Comics artist Steve Dillon has enjoyed a long and storied career, stretching back to his much-beloved work on U.K. sci-fi title, 2000AD. But the Brit is best known for creating, with writer Garth Ennis, the mindbending, hyper-violent, and quite amazing DC/Vertigo series Preacher, about a small town Texas man-of-the-cloth named Jesse Custer who discovers he make people do whatever he commands. (Well, that’s one of the 17,053 things it’s about, anyway.)
Preacher has now been adapted into a TV show, which premieres on AMC May 22, and stars Dominic Cooper as Custer, Ruth Negga as his criminally-minded ex-girlfriend Tulip O’Hare, Joseph Gilgun as the alcoholic Irish vampire Cassidy, and Ian Colletti as a horribly disfigured young man known in the comic as “Arseface.” The show is being overseen by Breaking Bad writer-producer Sam Catlin and longtime Preacher nuts Seth Rogen and Evan Goldberg, the duo responsible for both This Is the End and The Interview. From Wednesday, AMC and DC are giving away 100,000 copies of Preacher #1 with a new cover from Dillon, which you can see above. The issue is also available to read for free via DC’s digital channels.
Below, Dillon talks about creating Preacher — and his return to the scene of so many fictional crimes.
ENTERTAINMENT WEEKLY: What was it like revisiting — and reinterpreting — the Preacher characters for the new cover?
STEVE DILLON: It was interesting… but a bit strange. I’d drawn those characters for six years and now they had different faces. It wasn’t a problem as I’d seen a few episodes of the show by then, and had a feel of the new interpretations, and it turned out to be a fun job.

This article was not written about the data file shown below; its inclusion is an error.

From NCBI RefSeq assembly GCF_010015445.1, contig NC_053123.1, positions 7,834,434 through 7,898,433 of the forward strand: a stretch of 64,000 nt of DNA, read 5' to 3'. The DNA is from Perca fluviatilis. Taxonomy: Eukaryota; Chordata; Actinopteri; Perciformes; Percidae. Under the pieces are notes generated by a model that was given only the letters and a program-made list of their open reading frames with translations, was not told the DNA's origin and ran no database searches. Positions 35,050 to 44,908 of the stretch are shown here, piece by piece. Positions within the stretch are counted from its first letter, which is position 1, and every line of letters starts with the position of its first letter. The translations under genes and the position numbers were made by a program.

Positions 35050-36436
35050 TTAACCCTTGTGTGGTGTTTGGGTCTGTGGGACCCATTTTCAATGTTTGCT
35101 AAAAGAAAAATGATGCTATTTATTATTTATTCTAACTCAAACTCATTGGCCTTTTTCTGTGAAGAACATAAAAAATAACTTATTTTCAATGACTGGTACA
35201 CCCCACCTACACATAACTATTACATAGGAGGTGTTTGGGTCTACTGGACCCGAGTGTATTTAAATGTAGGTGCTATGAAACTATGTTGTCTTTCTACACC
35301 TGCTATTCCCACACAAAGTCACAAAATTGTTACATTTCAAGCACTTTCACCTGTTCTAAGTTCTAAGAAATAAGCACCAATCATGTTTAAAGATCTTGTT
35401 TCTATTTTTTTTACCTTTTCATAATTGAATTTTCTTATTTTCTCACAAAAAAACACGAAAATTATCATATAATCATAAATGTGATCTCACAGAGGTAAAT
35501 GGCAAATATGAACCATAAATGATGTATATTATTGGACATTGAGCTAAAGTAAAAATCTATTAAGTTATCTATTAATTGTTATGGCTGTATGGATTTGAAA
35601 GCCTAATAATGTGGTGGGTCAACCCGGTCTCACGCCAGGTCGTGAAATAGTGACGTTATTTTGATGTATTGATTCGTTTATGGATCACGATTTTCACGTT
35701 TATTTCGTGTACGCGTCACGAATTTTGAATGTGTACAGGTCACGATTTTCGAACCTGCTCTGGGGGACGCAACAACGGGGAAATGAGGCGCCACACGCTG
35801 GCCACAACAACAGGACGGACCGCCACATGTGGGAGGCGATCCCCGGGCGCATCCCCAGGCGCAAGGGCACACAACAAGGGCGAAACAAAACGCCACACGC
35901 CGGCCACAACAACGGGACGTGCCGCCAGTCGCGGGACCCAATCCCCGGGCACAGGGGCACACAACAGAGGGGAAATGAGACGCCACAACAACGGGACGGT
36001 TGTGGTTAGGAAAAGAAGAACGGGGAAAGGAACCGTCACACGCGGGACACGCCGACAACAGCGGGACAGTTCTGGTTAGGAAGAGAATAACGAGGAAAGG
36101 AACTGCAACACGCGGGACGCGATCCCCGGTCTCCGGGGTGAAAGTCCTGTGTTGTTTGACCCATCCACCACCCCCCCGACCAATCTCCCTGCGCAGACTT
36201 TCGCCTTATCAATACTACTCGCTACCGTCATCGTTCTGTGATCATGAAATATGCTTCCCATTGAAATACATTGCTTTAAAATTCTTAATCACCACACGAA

What did you think when Garth first spoke with you about Preacher, back in the day?
As we talked it over, I thought it was a great idea for a story. I was very conscious that nothing like it had been done by a big, mainstream comic publisher before and I wondered if we’d get away with the stuff we wanted to do. As it turned out, DC, and Vertigo’s Karen Berger in particular, were great. There were a few battles but, for the most part, we managed to get it done the way we wanted it.
Preacher is such a strange, unique comic. What kind of reactions did you get from readers?
I remember drawing the first issue thinking, “This is either going to bomb completely or enough people will get it to make it a cult success.” Luckily, enough readers did get it and realized where we were coming from with it. We had a strange mix of letters coming in. Everything from “Wow! This is crazy stuff, man!” to long, well-thought-out analysis of each issue. We also had a fair number of letters from guys locked up in jail. That was interesting.
What do you recall about designing — if that is the right term — the look of Arseface?
I remember thinking that I couldn’t make him totally gross. There had to be something a bit “cuddly” about him or it wouldn’t work. Maybe I have a strange idea about what’s “cuddly” though.
How do you feel about Preacher now being turned into a TV show after so many previous attempts to get it to the screen did not work out?
Myself and Garth have always thought that Preacher would work best as a TV show. The book ran for nearly six years so there was always going to be too much to try to cram into a two hour movie. Seth and Evan are self-confessed fans of the book so they have a true feel for the story and characters. That said, they are not being overly reverential about the material and they know that what works in a comic book does’t necessarily work in a TV series. It’s great that this is finally happening and I’ve really liked what I’ve seen so far. I hope fans of the book will like it too.
Preacher premieres on AMC on May 22 at 10 p.m. ET. You can see a trailer for the show below and more of EW’s Preacher coverage here.